eating

Eating Slowly is Awesome for Eating Well

Putting mindfulness into practice

Yesterday, I wrote about how mindfulness and simple self-awareness can change body, brain, and behaviour.

I want to tell you about a straightforward thing you can do today to help you get a better sense of your bodily experience.

It’s simple... But it’s not easy.

It’s also incredible how transformational this can be.

Eat slowly

That’s it.

Eat slowly.

It’s that simple.

Try:

  • Putting your fork down between bites.
  • Relax. Breathe. Take a few extra moments before you pick the fork up again.
  • Set a timer if you need to — start with 15 minutes per meal as a basic goal. Work up to 20 or even 30.
  • Chew a few more times than you think you need to.
  • Enjoy and savour each bite. If you’re eating something delicious, take pleasure in it. Notice smells, flavours, and textures.
  • Eat mindfully without distractions such as TV, smartphones, or the computer. (Pleasant conversation with friends and family is, of course, welcome.)

Yes. I’m serious. Eat slowly!

When I ask my clients to do this, they’re often surprised. “It’s too easy,” they say. Before admitting that they don’t eat slowly already.

As I said, this is simple, not necessarily easy.

Why slow eating is awesome

Slow eating does some important things!

Slow eating creates mindfulness. Mindfulness creates awareness.

A lot of people eat poorly simply because they’re unaware. They’re unaware of how to eat well, of what poor (or good) eating feels like, of how their body responds to different food choices.

The thing is, being ‘aware’ is a one-way street. Once you’re aware, you can’t go back to unaware.

A lot of people who want to lose weight know they need to eat less. And they almost always rely on external things to help them eat less. I’m talking about things like calorie counting or eating strict portions. I’ve been here - for a time; I weighed all the food I ate. And of course, as you might expect, I didn’t keep doing it in the long run. Remember the elephant?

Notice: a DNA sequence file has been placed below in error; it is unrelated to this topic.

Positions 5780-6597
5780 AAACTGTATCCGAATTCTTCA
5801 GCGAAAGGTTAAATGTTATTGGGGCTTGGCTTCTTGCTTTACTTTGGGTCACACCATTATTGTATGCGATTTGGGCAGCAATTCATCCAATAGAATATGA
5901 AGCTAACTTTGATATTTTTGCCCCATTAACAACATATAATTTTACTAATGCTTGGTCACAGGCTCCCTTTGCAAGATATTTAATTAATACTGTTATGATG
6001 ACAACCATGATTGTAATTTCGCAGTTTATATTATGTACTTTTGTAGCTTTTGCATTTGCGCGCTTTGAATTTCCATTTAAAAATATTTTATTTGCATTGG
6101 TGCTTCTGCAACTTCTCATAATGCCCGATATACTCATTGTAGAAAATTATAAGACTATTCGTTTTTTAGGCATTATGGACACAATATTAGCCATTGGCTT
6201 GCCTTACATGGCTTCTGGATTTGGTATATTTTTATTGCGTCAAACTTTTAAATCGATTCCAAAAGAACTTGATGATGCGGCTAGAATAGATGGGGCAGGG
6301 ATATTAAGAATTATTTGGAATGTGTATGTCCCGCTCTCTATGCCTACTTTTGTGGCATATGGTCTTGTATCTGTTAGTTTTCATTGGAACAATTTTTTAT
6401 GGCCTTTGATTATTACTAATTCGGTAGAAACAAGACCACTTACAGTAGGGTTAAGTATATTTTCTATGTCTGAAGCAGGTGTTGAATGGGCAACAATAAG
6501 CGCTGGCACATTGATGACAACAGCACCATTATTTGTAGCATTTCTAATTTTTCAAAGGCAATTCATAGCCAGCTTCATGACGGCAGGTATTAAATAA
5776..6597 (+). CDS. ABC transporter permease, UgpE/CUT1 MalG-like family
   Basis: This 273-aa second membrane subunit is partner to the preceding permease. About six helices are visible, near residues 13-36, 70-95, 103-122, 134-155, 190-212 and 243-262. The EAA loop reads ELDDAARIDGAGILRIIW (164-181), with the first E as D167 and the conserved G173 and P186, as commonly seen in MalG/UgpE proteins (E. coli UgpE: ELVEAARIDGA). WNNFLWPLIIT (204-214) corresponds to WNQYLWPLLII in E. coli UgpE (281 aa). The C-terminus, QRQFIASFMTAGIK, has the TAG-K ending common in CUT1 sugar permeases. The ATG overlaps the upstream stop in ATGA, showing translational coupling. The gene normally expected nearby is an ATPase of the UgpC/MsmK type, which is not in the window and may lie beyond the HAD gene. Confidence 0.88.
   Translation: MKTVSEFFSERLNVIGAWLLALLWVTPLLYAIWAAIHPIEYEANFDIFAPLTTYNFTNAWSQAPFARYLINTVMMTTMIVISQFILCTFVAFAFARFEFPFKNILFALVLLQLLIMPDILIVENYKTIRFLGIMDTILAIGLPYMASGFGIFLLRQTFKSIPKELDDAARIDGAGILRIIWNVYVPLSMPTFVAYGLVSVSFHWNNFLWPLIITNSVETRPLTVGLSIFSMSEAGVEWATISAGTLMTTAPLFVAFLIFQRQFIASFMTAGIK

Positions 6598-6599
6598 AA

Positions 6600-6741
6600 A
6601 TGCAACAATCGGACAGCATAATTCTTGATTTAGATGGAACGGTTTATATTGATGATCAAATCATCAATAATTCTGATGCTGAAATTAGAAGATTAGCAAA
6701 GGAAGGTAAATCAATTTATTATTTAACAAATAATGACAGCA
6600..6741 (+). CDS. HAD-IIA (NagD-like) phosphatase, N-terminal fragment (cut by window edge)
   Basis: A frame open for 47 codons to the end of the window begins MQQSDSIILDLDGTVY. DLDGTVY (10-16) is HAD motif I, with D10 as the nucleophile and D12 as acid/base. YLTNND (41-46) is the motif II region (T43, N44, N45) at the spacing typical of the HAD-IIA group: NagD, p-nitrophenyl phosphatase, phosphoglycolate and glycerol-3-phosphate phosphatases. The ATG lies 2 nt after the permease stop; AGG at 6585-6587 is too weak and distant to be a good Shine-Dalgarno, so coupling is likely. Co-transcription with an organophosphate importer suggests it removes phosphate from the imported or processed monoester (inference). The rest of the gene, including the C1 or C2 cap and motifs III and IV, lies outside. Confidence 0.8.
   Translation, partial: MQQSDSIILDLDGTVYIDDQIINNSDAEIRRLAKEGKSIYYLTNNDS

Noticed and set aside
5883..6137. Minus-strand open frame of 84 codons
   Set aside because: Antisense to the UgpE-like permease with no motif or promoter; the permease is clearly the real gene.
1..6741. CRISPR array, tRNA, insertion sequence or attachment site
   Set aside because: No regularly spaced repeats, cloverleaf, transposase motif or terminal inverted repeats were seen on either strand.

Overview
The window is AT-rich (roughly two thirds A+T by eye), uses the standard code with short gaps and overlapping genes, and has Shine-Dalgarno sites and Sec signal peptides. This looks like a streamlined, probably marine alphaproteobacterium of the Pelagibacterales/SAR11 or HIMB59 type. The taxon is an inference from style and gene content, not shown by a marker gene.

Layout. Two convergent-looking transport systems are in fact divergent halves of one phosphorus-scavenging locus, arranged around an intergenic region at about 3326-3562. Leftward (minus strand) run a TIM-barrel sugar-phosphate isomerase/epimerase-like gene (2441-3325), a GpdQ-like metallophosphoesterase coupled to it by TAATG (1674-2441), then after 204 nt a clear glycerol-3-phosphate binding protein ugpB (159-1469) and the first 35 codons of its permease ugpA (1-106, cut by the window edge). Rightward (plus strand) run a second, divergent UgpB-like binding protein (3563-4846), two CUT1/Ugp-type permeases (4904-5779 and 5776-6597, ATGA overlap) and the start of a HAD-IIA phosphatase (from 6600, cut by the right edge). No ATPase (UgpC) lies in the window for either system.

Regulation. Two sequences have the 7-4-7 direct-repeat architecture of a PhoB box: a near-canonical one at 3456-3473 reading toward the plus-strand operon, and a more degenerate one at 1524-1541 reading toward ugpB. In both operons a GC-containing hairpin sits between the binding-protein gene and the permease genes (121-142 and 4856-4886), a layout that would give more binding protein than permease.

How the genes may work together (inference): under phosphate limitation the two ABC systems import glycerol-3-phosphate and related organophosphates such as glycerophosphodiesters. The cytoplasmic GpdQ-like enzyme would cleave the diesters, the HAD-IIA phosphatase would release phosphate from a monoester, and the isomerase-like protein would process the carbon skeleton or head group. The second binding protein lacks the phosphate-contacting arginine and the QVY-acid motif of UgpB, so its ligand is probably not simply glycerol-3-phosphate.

Luckily, I learned to get the hang of slow eating and body cues so that I was aware when I overate. And you can too.

You see, slow, aware over-eating (and its aftermath) isn’t fun. You’ll notice when you do it.

Slow eating means you enjoy your food more

Eating slowly attunes you to flavours, textures, and smells of food. You’ll become more aware of holistic food quality.

Junk food tastes like shit when you eat it slowly. It’s disappointing, empty, unsatisfying - even downright disgusting.

But, real food often tastes even better when you eat it slowly.

Driven by taste, you’ll instinctively start to seek out better choices.

That emotional brain elephant is gently guided, rather than wrenched unwillingly.

Slow eating provides important information to the GI tract and gives satiety hormones time to kick in.

This might sound weird, but smelling, chewing, tasting, and swallowing food is all part of eating. I know, I know; stating the obvious.

The thing is, all of those parts of eating are involved in communicating with the rest of the gastrointestinal (GI) system. They all give essential data to the whole system.

Ever noticed how smelling something cooking makes you salivate? Well, it goes further than that - our bodies get ready for digestion by releasing enzymes and hormones and kicking off processes to get the process going. Also, retronasal olfaction (the smell that wafts up into your nasal passages via the back of your throat when you chew) is a crucial component of satiety.

If you rush, you don’t smell, taste, or texturally experience your food. Your body doesn’t notice stuff getting shoved into the pipeline until it’s too late.